A number of cast members deliver truly standout performances.  Stuart plays Mimi like a sex kitten on the prowl, is a phenomenal dancer, and sings with a powerful belt and gorgeous trace of vibrato, making her Mimi one of the most exciting ever. Melson creates a tougher, more masculine Angel than we’ve seen before, and it works.  Collins, after all, met and fell in love with Angel as a man, and Melson’s interpretation makes Angel’s drag more a matter of “Hey I look good this way” than “Hey I’m really a girl.” I liked the fresh twist, as well as Melson’s terrific vocal work.  Durant is a sexy, sassy hoot as Maureen, especially in a memorably quirky “Over The Moon,” and her pipes rival those of Eden Espinosa on the Final Broadway Performance DVD. Moutrey has Mark’s nerdy “outsiderness” down pat, sings just fine, and has a momentary breakdown at the end of “Halloween” that is not just a powerful surprise, but one that effectively reveals a deeper pain in Mark than other actors have let us see. Wightman spices up Joanne’s grumpiness with considerable charm, and dances a mean “Tango Maureen” with Moutrey.

Lambert’s Roger lacks the lean-and-hungry look essential for the starving, HIV-infected musician, but scores vocal points in Roger’s high-power moments. Jenkins does mostly fine work as Collins, but a simpler approach to the “I’ll Cover You,” just letting those spectacular high notes speak for themselves, would make for a more emotional effect. Stevenson does his best as Benny, but like Lambert seems miscast in the role. Melson/Jenkins have believable romantic chemistry together, Lambert/Stuart and Durant/Wightman less so.

The highly committed ensemble (Allen Barstow, Jason Bornstein, Joohong Lange, Pamela Maclean, Larry Moreno, Cindy Padilla, Mel Brian Patron, Angelica Roque, and Brittney Wheeler) perform energetically and sing in terrific harmonies.  Among them, Wheeler is a standout as Mrs. Jefferson, Homeless Woman, and particularly as the “Seasons Of Love” soloist.  The lady has got some pipes!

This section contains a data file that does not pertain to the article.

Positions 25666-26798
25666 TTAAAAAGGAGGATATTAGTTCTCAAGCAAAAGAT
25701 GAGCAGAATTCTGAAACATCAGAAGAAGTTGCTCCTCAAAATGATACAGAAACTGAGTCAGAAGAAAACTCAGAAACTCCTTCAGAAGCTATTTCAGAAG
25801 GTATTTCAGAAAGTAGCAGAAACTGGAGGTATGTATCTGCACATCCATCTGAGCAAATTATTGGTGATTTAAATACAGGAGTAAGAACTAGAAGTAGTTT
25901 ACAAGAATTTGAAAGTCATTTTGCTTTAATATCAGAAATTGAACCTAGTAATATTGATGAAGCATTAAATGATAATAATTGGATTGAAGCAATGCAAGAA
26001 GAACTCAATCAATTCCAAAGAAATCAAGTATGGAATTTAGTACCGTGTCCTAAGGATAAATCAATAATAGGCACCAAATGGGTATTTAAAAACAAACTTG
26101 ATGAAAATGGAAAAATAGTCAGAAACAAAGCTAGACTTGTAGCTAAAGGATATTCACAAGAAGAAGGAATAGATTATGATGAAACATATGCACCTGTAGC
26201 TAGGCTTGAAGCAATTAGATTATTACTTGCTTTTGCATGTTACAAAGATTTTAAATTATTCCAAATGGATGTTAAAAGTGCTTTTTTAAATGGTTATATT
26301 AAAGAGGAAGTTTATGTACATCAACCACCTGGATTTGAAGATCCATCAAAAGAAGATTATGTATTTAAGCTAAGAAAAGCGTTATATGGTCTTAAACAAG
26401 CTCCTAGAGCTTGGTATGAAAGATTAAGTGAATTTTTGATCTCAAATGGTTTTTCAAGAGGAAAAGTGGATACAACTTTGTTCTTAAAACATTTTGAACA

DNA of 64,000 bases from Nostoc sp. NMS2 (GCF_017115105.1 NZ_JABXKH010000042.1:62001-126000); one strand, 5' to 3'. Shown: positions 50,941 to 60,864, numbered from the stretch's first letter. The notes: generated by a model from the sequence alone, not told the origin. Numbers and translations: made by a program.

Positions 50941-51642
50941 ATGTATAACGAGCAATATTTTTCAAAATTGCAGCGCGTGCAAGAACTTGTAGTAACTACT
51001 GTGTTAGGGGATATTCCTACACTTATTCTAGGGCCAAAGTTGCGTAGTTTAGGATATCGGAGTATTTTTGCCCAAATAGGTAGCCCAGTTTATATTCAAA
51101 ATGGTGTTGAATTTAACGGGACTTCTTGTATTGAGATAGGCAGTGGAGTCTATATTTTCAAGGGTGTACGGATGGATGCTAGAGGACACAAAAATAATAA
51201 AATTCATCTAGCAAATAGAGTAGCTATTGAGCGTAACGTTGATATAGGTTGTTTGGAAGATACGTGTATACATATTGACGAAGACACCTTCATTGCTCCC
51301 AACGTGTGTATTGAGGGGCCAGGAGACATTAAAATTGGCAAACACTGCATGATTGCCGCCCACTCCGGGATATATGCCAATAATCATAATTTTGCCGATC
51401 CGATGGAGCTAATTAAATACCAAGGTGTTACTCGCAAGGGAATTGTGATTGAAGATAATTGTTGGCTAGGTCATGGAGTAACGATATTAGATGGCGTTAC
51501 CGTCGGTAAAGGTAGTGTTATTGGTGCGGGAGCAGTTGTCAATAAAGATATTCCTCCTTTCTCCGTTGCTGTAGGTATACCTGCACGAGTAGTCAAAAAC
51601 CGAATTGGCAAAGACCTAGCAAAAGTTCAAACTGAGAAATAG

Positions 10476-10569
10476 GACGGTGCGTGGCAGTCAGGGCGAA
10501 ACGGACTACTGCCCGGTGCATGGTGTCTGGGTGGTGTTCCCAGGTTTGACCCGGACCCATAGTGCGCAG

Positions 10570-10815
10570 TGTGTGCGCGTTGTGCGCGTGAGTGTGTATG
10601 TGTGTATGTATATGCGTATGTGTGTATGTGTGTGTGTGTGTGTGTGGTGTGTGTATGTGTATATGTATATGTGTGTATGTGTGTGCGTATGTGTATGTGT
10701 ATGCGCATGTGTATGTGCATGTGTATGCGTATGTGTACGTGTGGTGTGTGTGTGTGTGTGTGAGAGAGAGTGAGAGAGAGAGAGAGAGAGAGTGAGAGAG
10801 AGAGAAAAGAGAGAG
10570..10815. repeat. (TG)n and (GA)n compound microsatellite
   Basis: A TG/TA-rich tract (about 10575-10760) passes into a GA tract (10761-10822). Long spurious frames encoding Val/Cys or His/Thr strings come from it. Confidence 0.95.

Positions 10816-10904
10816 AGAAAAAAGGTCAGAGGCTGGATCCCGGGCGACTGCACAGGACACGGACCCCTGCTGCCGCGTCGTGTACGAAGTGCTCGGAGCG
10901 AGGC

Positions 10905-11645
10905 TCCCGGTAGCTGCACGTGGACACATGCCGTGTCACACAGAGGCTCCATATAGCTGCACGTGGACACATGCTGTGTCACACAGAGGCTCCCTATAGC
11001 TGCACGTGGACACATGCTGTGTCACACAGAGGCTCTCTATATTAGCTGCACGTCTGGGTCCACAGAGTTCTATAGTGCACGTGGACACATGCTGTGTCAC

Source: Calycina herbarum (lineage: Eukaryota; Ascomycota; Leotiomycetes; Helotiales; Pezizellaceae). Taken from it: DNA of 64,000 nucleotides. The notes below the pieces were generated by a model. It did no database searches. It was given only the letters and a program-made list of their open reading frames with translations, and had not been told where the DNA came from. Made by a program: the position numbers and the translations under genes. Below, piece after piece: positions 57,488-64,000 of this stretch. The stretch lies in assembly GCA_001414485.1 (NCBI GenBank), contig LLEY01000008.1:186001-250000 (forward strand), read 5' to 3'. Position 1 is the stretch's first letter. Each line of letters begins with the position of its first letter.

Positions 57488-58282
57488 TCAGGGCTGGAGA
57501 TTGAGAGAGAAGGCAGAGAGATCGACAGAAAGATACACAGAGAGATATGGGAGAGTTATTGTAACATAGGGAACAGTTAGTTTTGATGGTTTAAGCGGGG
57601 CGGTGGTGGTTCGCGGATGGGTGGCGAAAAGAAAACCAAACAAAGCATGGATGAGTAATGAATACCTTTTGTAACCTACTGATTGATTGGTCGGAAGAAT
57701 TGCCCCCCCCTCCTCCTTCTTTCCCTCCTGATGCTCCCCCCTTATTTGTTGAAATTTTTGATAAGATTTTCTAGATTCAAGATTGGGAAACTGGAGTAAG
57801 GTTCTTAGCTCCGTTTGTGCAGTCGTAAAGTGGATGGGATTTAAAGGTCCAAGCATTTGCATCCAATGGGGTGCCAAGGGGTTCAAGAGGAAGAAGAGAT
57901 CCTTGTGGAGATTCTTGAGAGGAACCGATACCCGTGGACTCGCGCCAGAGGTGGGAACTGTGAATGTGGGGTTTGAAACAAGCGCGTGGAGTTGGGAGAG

Kudos to music director Mike Walker and his sensational six-piece band (Walker, Brent Crayon, Kenny Lefort, Ben Sieke, Chris Mello, and Marc Zollinger) for sounding as good as it gets.  Candice M. Clasby’s choreography is nicely conceived to fit the talents of the cast. The Rent team is completed by Ron Scarlata (artistic director), Patty Breitag (vocal director), Patty Briles (property design), and Christian LeMay (stage manager).

At affordable prices, even for those on a student budget, El Camino’s production proves a fine introduction to Rent for teens and 20somethings who’ve never had the chance to see the show on Broadway or in its National Tour.  At the same time, it provides a fresh new look at the show for seasoned Rentheads of any age.

Campus Theatre, El Camino College, 16007 Crenshaw Blvd., Torrance.

–Steven Stanley
March 19, 2010
Photos: Alysa Brennan